Playwright Hannah Moscovitch—the first playwright ever to win a Trillium Book Award for a play—joins us to share how a garage sale book led to writing her newly published
What a Young Wife Ought to Know (Playwrights Canada Press), a play about love, sex, and fertility inspired by real stories of mothers during the Canadian birth-control movement of the early twentieth century. Read our full interview with Hannah below, and a teaser from What a Young Wife Ought to Know.
All Lit Up: Tell us about your play What a Young Wife Ought to Know and how it came to be.
Hannah Moscovitch: I found a book of letters—letters written by working class women to pioneering British birth control advocate Dr. Marie Stopes—at a garage sale for 75 cents. The women were writing letters asking for birth control information, pleading for help. They were majority married women with many children who couldn’t afford more children and were looking for any way to stop having any more of them. The letters were written 100 years ago—when there were phones, and machine guns and cars—it’s a world that’s technologically recognizable but the women’s lives were wholly alien. Almost all the letters started with a list: I’ve had eight children, six are living, and I had two stillbirths and four miscarriages and I’m writing because I can’t afford to have more. The voices of the women were frank, and straightforward, and amazingly sexual, and painted a bleak picture. I used the voices of the women in the letters to write What a Young Wife Ought to Know—it’s set in 1920s Ottawa, in an Irish working class neighbourhood and it shows you what life was like before birth control though the lens of a young married couple.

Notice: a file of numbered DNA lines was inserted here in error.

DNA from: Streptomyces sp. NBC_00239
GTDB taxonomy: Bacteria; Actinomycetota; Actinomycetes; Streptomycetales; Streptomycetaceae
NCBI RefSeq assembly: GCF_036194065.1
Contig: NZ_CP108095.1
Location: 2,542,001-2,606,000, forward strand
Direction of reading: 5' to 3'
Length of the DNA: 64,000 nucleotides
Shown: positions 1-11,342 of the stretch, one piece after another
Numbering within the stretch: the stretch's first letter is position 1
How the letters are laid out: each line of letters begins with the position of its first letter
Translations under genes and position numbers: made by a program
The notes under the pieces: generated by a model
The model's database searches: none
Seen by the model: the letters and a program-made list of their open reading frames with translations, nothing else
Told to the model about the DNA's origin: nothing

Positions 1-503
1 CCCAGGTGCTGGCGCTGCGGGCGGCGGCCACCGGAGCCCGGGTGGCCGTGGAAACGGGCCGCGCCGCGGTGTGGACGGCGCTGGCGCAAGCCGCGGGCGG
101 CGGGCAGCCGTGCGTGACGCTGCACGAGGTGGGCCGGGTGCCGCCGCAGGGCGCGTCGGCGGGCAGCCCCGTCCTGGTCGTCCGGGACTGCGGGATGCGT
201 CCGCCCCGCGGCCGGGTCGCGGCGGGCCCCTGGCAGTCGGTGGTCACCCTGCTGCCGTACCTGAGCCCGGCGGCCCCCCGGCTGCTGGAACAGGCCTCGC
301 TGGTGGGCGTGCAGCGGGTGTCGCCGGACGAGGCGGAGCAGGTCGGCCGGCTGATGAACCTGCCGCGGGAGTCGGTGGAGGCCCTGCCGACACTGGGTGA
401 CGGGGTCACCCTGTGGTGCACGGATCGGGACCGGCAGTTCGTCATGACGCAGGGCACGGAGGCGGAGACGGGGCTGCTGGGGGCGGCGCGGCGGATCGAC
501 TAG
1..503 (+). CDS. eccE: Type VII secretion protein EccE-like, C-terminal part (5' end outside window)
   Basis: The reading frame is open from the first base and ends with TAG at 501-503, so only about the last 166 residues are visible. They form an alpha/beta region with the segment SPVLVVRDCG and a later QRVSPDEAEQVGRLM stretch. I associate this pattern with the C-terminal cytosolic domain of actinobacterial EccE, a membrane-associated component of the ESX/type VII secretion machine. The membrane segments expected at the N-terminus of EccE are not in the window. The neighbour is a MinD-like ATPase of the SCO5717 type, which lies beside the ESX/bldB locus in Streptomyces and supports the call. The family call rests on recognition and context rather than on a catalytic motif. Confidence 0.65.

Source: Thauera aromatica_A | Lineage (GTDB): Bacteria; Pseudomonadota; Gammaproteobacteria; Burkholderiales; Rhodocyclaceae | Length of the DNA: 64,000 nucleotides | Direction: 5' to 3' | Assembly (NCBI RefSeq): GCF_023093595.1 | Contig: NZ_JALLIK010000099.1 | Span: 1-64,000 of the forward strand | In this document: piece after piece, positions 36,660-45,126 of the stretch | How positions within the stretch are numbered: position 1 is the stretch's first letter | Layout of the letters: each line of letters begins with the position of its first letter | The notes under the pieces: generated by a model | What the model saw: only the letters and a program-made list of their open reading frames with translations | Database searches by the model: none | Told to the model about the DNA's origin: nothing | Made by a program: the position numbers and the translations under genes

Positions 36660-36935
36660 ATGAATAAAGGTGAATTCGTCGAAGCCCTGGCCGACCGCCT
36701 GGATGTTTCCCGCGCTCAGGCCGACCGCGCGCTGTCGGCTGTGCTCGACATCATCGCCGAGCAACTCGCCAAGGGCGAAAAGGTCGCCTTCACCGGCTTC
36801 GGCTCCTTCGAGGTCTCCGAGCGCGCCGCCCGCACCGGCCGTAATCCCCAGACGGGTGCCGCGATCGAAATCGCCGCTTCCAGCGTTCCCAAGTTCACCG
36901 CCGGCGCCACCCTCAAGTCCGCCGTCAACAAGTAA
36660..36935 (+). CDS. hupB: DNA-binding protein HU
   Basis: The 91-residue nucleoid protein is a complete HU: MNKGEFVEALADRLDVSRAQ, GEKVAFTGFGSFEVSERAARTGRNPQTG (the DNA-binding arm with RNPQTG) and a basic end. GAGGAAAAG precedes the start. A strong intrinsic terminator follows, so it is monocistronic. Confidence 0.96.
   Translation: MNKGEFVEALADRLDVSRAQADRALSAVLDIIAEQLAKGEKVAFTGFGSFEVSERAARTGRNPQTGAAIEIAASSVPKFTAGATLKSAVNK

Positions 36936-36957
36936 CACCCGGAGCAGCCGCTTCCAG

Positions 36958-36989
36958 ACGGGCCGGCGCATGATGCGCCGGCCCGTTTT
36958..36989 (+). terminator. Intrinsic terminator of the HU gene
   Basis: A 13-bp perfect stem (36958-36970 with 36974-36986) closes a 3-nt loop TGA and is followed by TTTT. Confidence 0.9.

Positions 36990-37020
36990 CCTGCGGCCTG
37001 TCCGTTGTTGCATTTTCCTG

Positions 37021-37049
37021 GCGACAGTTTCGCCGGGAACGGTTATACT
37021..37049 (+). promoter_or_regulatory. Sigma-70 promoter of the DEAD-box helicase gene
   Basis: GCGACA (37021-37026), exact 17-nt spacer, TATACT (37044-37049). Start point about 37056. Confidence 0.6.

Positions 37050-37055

ALU: It's been argued that physical geography shapes our identity, that there's a connection between our physical place in the world and who we are. As a writer, in what ways does your natural environment inform your writing?
HM: I don’t know, I don’t have that much insight into it—it’s hard to speak to what is shaping my identity. Nova Scotia is lonesome, and picturesque, and quiet, and there’s a strong, kind community here. I feel a pull to Nova Scotia and to the ocean. Since living in the Atlantic, I write more about it. I am co-adapting Fall On Your Knees, Ann-Marie MacDonald’s iconic Cape Breton novel, for the stage, alongside Alisa Palmer and Reza Jacobs. I have a TV show in development at Temple Street (Orphan Black) that is set in both Nova Scotia and New York City in 1865. So if anything my environment has affected where I set my work!
ALU:Who are some of your favourite Nova Scotia-based writers?
HM: Lynn Coady (novelist and TV writer, author of Hellgoing), Shauntay Grant (playwiright, children’s book writer), David MacIvor (playwright, Here Lies Henry, Monster), Maggie Rahr (journalist), Erin Wunker (non-fiction, Notes from a Feminist Killjoy). My favourite Nova Scotia-based visual artists are Ursula Johnson and Alan Syliboy, just for extras.